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What Girls Said 5

  • 2d

    good topic

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  • 21d

    I don't hunt unless is for survival, to eat.
    I'm against sport hunting.

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  • 21d

    I believe the food chain must remain pyramidal, where the large predators (including humans) must be few, and prey must be plentiful to sustain a successfully balanced and sustainably ecosystem where the animal predators can still eat too.

    I respect people who farm and hunt their own animals instead of paying large companies to do it. With hunting, the wild animals get to live their lives roaming free before they are killed quick and served on a dinner plate. This is an ideal situation, to me, if people are going to be eating the animals throughout their lives.

    BUT we need to figure out a way for our ecosystem to remained balanced so not all prey is too low to the point where the animal predators start dying off from starvation...

    In order to do that successfully, I believe (please hold the mean opinions) as a society we should maintain a vegan diet to sustain us through out the week and then go on weekend hunts. Or an end of the month hunt (whatever is preferred). This way we can also save our trees from being deforested etc etc and keep hunting alive and booming for everyone (:

    I'm just thinking of the billion of people on this planet too. Were going to have to make major diet adjustments as a nation.

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  • 27d

    I don't think hunting large animals is a good idea, considering the higher up you go in the food chain, the less predators there should be. In other words, the food chain must be pyramidal, where the large predators must be few, and prey must be plentiful to sustain a balanced ecosystem.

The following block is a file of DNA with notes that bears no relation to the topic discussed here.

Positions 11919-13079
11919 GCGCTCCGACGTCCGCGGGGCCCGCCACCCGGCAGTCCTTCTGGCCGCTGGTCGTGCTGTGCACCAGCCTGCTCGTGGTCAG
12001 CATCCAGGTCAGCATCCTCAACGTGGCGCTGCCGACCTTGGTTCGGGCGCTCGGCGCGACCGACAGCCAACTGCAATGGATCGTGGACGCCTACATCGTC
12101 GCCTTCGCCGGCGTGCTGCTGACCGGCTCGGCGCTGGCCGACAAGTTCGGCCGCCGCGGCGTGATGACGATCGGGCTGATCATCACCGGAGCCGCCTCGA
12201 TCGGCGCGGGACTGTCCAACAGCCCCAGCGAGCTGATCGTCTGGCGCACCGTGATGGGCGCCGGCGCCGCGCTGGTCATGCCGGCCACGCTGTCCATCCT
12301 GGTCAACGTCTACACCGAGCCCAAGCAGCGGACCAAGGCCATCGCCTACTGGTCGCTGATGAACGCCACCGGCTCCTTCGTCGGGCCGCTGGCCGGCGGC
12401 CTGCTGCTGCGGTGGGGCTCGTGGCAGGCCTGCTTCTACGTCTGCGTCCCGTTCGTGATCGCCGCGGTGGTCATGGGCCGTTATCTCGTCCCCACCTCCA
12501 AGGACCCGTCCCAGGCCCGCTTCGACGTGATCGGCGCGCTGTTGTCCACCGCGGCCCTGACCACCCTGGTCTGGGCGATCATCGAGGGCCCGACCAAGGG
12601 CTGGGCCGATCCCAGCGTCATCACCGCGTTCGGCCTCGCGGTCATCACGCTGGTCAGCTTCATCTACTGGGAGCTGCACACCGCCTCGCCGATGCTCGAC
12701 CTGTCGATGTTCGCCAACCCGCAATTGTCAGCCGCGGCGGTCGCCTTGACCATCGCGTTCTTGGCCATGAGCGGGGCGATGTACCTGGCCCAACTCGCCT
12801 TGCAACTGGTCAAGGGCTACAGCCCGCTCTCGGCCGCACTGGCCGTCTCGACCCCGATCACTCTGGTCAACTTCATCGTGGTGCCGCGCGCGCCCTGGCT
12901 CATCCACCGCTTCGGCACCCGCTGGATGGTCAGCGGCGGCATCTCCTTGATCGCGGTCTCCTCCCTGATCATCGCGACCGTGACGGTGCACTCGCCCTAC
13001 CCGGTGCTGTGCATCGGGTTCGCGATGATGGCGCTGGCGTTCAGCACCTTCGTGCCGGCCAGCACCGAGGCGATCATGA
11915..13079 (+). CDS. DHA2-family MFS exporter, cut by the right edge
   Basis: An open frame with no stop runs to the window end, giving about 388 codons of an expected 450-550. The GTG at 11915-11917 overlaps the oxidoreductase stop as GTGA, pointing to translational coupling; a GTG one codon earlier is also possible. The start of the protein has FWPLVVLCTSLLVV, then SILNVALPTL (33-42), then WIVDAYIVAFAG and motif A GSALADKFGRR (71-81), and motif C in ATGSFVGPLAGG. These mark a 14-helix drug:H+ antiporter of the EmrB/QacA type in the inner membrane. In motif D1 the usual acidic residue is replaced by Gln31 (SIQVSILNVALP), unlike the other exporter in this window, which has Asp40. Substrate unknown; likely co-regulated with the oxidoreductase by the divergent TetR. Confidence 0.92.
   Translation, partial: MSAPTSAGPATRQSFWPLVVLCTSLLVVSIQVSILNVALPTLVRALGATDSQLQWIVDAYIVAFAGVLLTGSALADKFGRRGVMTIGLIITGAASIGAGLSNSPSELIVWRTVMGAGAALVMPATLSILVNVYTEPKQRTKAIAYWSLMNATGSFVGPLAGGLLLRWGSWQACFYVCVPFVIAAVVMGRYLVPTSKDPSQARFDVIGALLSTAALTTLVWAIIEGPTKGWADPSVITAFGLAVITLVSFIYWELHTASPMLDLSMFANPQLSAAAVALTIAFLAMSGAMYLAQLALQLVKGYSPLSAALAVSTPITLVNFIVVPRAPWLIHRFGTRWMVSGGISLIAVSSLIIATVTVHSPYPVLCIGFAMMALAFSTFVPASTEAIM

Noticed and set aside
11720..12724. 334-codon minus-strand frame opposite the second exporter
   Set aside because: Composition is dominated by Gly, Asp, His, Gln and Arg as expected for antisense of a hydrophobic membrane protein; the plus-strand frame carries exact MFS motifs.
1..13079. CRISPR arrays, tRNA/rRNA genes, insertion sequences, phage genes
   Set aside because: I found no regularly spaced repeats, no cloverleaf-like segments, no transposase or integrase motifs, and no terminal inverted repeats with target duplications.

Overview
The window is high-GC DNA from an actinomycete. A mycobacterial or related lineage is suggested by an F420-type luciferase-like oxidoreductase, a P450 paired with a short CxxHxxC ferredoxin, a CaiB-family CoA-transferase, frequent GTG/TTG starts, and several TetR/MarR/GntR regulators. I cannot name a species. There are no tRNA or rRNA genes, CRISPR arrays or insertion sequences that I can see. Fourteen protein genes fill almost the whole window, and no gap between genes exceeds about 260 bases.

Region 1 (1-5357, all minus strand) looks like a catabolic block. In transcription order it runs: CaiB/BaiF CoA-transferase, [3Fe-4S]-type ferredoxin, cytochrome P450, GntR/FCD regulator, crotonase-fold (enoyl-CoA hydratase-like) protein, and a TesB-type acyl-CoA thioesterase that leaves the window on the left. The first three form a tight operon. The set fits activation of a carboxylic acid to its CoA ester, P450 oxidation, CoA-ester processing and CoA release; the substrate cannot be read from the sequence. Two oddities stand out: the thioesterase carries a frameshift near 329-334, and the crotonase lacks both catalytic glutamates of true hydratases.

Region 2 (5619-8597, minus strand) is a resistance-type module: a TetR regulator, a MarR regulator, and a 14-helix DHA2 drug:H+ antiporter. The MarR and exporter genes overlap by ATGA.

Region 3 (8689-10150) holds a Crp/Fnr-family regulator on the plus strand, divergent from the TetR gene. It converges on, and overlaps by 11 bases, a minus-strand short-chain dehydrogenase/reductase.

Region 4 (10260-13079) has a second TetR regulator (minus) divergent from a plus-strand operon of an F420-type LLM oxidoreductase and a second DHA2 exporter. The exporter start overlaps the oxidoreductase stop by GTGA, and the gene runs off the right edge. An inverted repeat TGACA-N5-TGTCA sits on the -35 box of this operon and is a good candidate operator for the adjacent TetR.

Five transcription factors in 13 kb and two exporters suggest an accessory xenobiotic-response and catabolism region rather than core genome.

Instead of hunting large animals, I think it is a good idea to do some worm farming. Worms can generate a great deal of protein, and they can reproduce quickly, so you'll always have a constant supply of worms on the table. You also don't have to worry about male and female worms breeding, because worms are hermaphroditic. Therefore, a switch to eating bugs (especially the meatier types of bugs, like worms) is best and more sustainable for the planet than eating megafauna.

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    • 27d

      I would say your suggestion is idiotic at best. I don't know very many people that want to eat worms. I also don't understand your logic because people have been hunting for their food for thousands of years so what's it hurting to continue to do so. Another thing I might note is that in my area of the country there has been a large increase in deer population in the last 50 years due to conservation efforts of hunters. With an increase in population there also has to be an increase in population control.

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    • 26d

      @Longshoreman Humans only conserve wildlife for their own enjoyment. In reality, the nature parks of the world are not providing enough room for the megafauna. Elephants can't migrate long distances anymore, because humans have contained them in nature parks. Animals become roadkills every year. If humans are gone, then there may be some initial dying, but nature will recover herself and do away with human trash.

    • 26d

      Op you are 100% right that the way food is done currently is unsustainable. It's heading south.

      Hunting... the apex predators are dying out. That's also a no brainer.

      It's a whole bunch of factors. In Africa, where I'm from, they hunt wild game. That's all fine and dandy but some of the animals are on the brink of extinction. In African hunting actually saves endangered animals as the owners of these game parks need a sustainable population of animals to hunt for profit.

  • 27d

    I'm not sure I could do this but respect people who do. It's hard to find food that hasn't been hormonally tampered with or saturated with high fructose corn syrup these days.